Emily Dickinson's poem "Witchcraft was hung, in History" reminds many about the history of witchcraft in America and England. The topic of study for many within the high school English class walls are not unfamiliar with Arthur Miller's "The Crucible."
The poem speaks to the fact that witchcraft holds a very distinct place in history. Here, Dickinson is recognizing this fact by stating that it (witchcraft) is hung (a reference to the hanging of accused witches during the witch trials) in History (capitalized for significance).
In the next line, Dickinson befriends History by referring to "History and I", "we", and "us."
The last set of lines states that both Witchcraft and Dickinson are still able to find witchcraft around them even given the fact it was already "hung" up prior.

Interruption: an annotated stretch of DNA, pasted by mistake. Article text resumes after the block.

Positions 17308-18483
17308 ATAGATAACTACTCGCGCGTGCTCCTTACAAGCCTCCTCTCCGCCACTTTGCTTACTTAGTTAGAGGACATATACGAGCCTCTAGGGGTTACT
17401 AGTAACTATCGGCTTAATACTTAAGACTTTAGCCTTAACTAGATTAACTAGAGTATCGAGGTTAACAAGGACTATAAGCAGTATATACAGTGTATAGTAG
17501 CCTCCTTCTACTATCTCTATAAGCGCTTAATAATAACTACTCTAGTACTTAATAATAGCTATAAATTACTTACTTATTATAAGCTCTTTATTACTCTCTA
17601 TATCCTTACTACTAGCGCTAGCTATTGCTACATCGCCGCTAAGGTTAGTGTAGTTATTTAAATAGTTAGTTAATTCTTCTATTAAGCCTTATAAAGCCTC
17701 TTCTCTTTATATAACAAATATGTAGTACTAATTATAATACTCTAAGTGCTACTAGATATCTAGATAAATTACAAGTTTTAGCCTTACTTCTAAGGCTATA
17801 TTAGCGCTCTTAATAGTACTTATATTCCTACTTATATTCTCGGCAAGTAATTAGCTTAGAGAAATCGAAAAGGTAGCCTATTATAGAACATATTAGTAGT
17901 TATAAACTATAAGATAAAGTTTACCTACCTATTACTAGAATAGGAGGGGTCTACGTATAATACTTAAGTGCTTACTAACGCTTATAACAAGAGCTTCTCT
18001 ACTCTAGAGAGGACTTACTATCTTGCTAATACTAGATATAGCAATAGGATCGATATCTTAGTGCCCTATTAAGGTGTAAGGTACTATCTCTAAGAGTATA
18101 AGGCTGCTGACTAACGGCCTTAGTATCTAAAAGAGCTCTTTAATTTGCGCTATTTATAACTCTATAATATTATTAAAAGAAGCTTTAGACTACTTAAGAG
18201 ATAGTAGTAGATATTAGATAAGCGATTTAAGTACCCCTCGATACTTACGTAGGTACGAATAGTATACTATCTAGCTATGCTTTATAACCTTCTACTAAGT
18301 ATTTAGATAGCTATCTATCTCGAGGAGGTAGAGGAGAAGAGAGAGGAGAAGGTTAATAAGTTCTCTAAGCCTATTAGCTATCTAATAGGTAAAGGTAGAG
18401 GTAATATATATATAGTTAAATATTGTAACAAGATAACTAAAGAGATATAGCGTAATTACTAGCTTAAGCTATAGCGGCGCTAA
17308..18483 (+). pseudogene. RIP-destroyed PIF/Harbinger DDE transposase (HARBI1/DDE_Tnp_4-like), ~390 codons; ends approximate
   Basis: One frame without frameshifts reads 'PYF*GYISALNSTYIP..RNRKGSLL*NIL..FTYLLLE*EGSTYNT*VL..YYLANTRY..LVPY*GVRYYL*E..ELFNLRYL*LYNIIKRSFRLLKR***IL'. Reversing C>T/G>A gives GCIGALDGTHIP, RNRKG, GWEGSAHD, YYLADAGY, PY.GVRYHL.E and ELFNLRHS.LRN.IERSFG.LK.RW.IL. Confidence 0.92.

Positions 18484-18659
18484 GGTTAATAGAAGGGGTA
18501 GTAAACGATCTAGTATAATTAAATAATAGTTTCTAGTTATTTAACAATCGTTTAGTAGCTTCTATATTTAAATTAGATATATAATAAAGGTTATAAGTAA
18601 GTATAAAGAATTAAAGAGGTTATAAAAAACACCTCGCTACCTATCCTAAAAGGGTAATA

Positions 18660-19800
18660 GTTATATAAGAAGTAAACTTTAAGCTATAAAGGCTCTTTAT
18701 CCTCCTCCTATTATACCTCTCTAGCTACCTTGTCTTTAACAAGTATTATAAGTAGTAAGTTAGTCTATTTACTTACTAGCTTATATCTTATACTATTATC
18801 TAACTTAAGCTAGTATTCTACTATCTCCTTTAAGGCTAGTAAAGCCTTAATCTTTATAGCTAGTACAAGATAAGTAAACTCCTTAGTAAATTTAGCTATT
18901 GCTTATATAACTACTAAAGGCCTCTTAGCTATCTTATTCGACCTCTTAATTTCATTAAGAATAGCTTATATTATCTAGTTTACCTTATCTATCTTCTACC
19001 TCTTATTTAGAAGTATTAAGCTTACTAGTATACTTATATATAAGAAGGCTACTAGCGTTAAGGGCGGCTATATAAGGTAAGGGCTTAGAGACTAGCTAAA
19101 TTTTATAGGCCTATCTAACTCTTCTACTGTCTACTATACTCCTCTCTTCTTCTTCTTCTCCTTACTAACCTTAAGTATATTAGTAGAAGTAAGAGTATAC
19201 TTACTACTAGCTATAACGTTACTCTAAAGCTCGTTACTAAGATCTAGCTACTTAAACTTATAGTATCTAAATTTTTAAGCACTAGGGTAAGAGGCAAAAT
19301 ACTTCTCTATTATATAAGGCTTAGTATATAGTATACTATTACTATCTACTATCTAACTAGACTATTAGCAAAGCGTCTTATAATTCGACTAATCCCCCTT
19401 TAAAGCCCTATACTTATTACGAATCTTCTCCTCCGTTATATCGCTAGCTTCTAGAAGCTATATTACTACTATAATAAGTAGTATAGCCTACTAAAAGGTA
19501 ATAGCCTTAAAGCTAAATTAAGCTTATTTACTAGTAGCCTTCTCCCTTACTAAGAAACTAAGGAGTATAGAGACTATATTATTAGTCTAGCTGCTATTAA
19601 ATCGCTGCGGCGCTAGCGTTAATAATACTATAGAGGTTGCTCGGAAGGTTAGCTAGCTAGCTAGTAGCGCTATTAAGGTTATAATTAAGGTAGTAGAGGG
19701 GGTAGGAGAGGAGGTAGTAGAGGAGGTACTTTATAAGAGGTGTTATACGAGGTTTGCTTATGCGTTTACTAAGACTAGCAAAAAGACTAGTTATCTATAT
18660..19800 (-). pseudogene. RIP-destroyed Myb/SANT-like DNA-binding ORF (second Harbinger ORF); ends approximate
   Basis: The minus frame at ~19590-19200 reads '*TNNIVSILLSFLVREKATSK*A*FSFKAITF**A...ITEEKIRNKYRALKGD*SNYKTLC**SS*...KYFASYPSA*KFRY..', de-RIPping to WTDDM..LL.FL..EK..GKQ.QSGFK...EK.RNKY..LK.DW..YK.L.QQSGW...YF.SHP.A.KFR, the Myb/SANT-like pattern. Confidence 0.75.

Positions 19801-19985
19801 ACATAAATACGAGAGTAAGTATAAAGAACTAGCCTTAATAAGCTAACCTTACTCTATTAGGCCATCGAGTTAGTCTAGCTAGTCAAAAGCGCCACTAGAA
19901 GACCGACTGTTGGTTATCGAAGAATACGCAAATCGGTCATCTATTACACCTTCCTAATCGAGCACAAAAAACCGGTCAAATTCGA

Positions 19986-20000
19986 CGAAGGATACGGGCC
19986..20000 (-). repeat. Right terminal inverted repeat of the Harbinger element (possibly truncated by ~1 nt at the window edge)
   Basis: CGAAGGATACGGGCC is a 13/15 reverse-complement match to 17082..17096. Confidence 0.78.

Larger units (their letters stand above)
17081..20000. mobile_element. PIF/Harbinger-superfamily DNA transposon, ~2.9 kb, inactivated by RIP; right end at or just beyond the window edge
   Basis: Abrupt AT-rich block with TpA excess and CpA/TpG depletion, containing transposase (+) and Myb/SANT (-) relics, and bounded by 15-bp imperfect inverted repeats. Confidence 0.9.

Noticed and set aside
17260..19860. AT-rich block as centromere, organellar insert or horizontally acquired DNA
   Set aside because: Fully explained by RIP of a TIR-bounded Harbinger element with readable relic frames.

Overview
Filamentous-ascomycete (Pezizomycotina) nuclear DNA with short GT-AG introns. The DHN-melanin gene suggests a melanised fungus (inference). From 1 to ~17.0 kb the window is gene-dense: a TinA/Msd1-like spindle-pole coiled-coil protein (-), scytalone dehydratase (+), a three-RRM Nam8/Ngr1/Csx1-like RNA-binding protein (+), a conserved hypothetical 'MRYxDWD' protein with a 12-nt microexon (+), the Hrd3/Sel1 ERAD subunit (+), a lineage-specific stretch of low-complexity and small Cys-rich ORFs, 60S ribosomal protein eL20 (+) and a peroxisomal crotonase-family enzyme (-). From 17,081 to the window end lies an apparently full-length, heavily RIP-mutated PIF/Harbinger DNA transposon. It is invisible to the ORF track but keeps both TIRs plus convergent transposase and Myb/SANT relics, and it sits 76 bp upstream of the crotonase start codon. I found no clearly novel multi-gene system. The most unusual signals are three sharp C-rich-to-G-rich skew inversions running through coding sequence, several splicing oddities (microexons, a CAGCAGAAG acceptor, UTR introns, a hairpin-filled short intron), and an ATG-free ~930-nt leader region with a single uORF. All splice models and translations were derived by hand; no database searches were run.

What Dickinson means to convey in the poem is that even though parts of history are hung up (meaning in the past and presumably over/gone) she can still see aspects of it around her every day. Basically, Dickinson is feeling sentimental about the past, but joyful that she is able to recognize it is still around.